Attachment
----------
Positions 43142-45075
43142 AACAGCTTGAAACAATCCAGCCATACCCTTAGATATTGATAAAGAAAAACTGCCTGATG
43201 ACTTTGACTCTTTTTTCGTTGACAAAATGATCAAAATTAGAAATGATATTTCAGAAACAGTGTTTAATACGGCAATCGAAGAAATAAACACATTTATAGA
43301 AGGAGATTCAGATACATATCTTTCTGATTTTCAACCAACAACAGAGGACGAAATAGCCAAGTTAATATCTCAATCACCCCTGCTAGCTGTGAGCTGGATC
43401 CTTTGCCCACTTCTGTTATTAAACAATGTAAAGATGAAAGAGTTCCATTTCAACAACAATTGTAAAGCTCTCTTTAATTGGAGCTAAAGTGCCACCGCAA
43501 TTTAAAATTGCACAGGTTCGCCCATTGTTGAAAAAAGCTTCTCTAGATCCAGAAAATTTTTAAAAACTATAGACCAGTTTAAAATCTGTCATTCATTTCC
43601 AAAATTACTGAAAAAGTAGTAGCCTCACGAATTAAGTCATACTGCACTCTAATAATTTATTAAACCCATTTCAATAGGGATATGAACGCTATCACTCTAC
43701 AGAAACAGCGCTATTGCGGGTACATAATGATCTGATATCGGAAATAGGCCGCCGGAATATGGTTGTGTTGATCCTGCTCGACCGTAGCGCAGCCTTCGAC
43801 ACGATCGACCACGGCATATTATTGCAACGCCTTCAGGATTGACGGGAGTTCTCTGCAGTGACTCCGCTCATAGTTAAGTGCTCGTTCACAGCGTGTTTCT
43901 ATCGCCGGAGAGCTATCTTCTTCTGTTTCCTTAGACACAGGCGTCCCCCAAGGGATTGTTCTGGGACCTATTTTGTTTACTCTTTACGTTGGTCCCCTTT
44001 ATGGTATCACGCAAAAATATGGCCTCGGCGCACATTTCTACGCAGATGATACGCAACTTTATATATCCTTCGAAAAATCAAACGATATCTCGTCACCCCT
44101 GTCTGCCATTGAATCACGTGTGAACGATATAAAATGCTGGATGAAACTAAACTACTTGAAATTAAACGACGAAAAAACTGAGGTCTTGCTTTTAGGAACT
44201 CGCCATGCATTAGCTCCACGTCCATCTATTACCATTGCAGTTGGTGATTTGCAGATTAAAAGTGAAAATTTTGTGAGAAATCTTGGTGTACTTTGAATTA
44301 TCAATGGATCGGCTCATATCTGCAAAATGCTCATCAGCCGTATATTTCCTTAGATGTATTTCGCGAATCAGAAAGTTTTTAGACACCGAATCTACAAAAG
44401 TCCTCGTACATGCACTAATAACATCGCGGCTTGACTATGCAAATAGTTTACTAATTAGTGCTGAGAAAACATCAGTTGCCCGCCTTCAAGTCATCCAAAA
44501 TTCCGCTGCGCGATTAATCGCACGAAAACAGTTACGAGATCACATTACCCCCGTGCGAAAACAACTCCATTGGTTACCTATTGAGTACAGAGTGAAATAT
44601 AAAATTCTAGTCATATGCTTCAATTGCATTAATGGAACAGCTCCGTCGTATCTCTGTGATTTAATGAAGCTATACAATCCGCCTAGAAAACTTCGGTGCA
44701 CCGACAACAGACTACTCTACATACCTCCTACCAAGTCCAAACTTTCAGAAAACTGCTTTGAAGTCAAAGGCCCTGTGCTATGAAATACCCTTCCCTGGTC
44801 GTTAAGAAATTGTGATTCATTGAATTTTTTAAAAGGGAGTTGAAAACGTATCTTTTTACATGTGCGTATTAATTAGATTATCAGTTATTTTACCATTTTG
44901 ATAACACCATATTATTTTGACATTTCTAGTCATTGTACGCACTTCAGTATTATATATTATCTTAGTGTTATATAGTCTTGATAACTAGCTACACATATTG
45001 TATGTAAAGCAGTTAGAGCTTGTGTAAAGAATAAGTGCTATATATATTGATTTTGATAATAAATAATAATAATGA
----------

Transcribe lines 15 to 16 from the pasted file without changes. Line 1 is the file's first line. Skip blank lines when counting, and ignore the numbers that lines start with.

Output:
44401 TCCTCGTACATGCACTAATAACATCGCGGCTTGACTATGCAAATAGTTTACTAATTAGTGCTGAGAAAACATCAGTTGCCCGCCTTCAAGTCATCCAAAA
44501 TTCCGCTGCGCGATTAATCGCACGAAAACAGTTACGAGATCACATTACCCCCGTGCGAAAACAACTCCATTGGTTACCTATTGAGTACAGAGTGAAATAT